Tag Archives: Wolsak & Wynn

Carefully Pondering Crafted Words Over Time | Review of “Kids In Triage” by Kilby Smith-McGregor (2016) Buckrider Press

kids

There are books that sit on beside my bed or on my shelves that I leave for a while in the middle of reading. They perplex me. Their words are deep and introspective and I am not certain if they are good or bad. I have a hard time when I first start reading them that I decide I need to put them away for a while and review them again when I have a quiet moment. And when those quiet moments do finally come, I pull them out and read them and read them again. Then, in some cases, I find they are worthy of my time. And Kilby Smith-McGregor’s collection of poetry in Kids In Triage is just such a book.

Morphogensis (for Alan Turing) (excerpt) page 50-51

***

Yet every Cambridge, every set of oxfords raises a fresh god;

everything that is the case against you, the world broken

down to word between wars between words between man

and his mirror, the master. Anti-realist vet vs. Government Code

& Cypher School; Guys vs. Bletchley; dick-measuring sequence:

those high gilt zeroes and one run through to the hilt with logic’s

 

sharp. These days it’s seamlessness; embedded logic

of razor-blade apples, pills, chips slipped beneath skin to out-god

even the notional autonomic gnomic gnostic mimic – sequenced:

an evolutionary narrative’s lithe tail, forked and broken

over a war’s chair’s back, chained to pipes, to pixel-ratio, time-code

plus today’s paper evidenced in the frame-by-frame of X man

 

though known (or lost).

***

I admire writers that can make me think or question something in our society. The craft of sitting down and turning a careful phrase must take time to create. And the time to sit down and read that phrase and ponder it takes time as well. No doubt, Smith-McGregor must have taken time to reflect and write these phrases for her poetry. They are deep, sharp and introspective. And I feel guilty taking my time reading this book, but I wanted to give each phrase careful consideration and reflection. So for the past 5 months, I have read and re-read this book several times when I found myself a few moments solitude. And I found the experience worthwhile.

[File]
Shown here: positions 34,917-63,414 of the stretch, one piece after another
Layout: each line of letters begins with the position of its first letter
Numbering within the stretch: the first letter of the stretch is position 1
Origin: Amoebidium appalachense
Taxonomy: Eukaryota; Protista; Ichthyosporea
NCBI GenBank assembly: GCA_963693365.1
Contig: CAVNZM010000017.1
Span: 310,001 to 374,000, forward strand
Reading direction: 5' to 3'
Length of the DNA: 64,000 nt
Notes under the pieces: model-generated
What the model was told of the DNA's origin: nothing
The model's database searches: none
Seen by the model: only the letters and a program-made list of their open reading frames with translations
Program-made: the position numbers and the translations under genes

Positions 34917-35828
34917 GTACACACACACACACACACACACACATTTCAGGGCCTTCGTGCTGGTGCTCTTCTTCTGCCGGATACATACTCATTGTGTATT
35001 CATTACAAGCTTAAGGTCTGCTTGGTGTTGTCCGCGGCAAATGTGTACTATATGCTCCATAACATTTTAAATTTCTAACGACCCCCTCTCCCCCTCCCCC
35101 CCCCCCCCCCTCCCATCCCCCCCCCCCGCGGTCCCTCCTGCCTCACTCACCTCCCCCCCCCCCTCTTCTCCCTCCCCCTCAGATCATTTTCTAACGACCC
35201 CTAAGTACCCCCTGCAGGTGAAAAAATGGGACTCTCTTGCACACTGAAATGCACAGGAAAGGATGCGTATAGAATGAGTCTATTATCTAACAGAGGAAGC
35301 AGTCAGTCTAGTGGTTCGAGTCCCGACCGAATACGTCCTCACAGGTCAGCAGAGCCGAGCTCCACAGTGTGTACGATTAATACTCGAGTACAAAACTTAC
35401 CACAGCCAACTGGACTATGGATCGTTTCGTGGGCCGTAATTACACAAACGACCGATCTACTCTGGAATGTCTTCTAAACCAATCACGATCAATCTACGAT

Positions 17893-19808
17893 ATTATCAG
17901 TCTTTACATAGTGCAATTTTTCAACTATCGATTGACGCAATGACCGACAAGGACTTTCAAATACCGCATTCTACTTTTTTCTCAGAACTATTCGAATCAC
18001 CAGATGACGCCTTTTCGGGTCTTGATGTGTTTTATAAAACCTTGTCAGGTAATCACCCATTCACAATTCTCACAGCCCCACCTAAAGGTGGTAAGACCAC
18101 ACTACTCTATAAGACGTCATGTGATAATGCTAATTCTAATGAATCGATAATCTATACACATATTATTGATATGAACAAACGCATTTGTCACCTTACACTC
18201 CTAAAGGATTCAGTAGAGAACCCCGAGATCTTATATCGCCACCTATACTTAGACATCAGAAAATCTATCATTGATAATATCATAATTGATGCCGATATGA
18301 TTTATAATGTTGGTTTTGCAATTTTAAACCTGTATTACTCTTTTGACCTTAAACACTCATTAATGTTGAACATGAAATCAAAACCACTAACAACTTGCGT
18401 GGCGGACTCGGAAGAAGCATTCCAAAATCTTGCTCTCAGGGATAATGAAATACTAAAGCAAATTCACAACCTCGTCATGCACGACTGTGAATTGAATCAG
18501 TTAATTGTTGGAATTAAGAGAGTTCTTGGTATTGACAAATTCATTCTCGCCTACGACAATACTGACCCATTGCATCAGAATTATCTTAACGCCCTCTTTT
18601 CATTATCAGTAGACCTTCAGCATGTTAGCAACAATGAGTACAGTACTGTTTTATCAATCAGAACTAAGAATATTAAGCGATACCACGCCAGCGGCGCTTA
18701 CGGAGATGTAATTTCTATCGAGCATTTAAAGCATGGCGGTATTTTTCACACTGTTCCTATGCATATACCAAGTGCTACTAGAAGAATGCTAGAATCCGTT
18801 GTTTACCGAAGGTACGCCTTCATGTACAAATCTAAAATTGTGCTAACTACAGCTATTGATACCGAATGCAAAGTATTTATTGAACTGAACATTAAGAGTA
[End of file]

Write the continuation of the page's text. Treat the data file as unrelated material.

Chapter II: The Pool of Tears (Excerpt) Page 52

I wish I hadn’t cried so much . . . I shall be punished for it now,

I suppose, by being drowned in my own tears.

-Lewis Carroll, Alice’s Adventures in Wonderland

The river of my childhood is the Speed River. Starting near Orton, Ontario, it flows south through the city of Guelph.

Archivists have described it as wide, shallow, rapid, unnavigable – also: a source of power. That seems about right.

The river that runs just beyond the view of my window.The one where I have caught crayfish and cast sticks to watch them whisked away. Living on Rural Route Five

in the lower half of a large split-level which had once been a school, I sit at my small desk by this window drawing a series of trap doors in a green Hilroy notebook.

It is an illustration for the kind of Alice story that consumes a certain span of youth encompassing coming into the world, and is later returned to, looking for a way out.

I wish I hadn’t cried so much.

There is introspection and reflection here, and there is also some ponderings about the human condition. Smith-McGregor notes  small items of society and enlarges them for us readers to see. Again, it must have taken time to think about these details and create the perfect phrase to describe her thoughts. But the result is what many readers crave in a good piece of literature.

Red (Excerpt) Page 27

Red glares

Red is a reflection, a fetish, transgression. Red dresses

     a theme of sharp points.

Red eyes: bruised wells, betrayal of the photographer’s flash

I’m sorry but it’s anger.

Red crosses. Even in love.

It is history and injury. The history of injury

Masculine attention

I will not go on about wounds, scars protracting the red-white

          continuum through time.

This is not a productive conception of time (toward white) –

     it is a concession.

Someone else’s idea of healing.

Yes, the apple.

It was a Red Delicious. Even the flesh was red,

     blood apple. They write that out of the Bible.

White is an invention of History.

Kilby Smith-McGregor collection of poetry called Kids In Triage is deeply introspection and reflective but is unique and enlightening. Although I felt badly for taking so long to read this book, I am glad I took the time to savour it. It is a read that should not be raced through.

*****

Link to my Q&A with Kilby Smith-McGregor -“I love that the title resonated with him. I could see it in his face. It helps remind me of poetry’s potential to reach humans-at-large, not just writers and their friends.”